“It was not so much happening, to be honest. Like he was very well-prepared and he got a very solid endgame,” said Giri after the game, not exaggerating the drama (or lack thereof) of the game. When asked about his other interests in addition to chess, he added: “I am not into fashion design so much,” alluding to GM Alireza Firouzja‘s recent interview.
GM Ian Nepomniachtchi, who said “It feels great to play classical chess again,” continued a solid tournament by holding GM Jan-Krzysztof Duda to a draw in the Petroff Defense. In a tournament with so many decisive results in as much as two rounds, it may feel like the world number-two has a “slow start” already.
Still, he played a professional game with his solid black repertoire and adequately defended a surprise with 14.Nh4 (played just once before in Adams-Papp Gibraltar Masters 2019). Although the engine indicates the Polish number-one had an advantage in the symmetrical pawn structure, he was unable to prove it in the game, which ended in a draw by forced threefold repetition.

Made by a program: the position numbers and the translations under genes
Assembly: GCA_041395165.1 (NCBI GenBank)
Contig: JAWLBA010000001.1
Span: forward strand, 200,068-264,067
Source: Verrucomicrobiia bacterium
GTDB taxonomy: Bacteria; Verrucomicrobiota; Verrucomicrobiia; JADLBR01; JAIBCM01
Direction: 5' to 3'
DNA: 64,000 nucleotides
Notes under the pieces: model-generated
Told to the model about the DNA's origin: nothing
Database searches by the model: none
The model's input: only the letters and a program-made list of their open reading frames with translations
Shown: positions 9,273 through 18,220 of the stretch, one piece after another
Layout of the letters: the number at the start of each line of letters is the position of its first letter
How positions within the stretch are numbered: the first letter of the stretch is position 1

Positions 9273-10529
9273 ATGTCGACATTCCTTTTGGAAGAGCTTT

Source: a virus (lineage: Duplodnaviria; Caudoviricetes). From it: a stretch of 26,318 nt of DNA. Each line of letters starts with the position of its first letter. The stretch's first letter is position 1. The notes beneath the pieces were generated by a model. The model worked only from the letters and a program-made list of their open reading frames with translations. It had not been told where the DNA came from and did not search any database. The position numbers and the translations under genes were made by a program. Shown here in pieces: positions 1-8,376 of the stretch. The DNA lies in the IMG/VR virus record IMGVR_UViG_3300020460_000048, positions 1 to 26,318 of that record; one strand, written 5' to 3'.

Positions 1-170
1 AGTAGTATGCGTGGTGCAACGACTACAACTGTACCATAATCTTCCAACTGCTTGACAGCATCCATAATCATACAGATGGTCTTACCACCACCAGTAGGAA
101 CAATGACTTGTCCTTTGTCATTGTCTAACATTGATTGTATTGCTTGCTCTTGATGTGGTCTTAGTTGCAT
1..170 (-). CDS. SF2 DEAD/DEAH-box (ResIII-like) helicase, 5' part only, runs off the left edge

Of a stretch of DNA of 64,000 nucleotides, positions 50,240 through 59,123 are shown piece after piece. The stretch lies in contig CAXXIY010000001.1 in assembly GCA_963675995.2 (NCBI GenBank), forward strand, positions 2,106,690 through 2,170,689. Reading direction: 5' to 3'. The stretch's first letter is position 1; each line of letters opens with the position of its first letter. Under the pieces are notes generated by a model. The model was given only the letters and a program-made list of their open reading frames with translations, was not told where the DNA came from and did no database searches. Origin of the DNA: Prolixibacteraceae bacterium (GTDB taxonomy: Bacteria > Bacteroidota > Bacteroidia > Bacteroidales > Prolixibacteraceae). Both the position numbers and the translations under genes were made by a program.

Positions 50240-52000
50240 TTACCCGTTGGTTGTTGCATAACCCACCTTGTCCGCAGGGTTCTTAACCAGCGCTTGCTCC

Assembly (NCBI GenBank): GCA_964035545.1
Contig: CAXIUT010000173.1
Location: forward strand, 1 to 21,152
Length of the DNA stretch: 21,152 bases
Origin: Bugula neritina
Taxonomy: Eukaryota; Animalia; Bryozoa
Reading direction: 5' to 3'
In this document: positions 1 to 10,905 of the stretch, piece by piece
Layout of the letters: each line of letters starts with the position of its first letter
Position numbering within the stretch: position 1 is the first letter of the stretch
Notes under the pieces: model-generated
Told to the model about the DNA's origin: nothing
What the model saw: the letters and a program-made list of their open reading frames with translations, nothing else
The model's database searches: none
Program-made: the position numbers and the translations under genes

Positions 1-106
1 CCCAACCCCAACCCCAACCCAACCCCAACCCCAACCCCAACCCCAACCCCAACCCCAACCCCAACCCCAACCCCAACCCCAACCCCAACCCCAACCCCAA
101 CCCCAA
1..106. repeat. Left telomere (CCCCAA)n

Asked about the impact of this tournament to prepare him for the FIDE World Chess Championship 2023, he responded humbly: “The key is practice, but if I play like well, if I manage to win some games, I would be like even happier, but in general it’s about like feeling if I can play at all.”
All Games – Round 2
Standings – Round 2
The WR Chess Masters 2023 takes place February 15-26, 2023, at the Hyatt Regency Dusseldorf in Germany. The format is a round-robin with 10 players. The time control is 120 minutes for the first 40 moves followed by 60 minutes for the next 20 moves and 15 minutes for the rest of the game plus a 30-second increment per move starting with move 61. The prize fund is 130,000 Euros.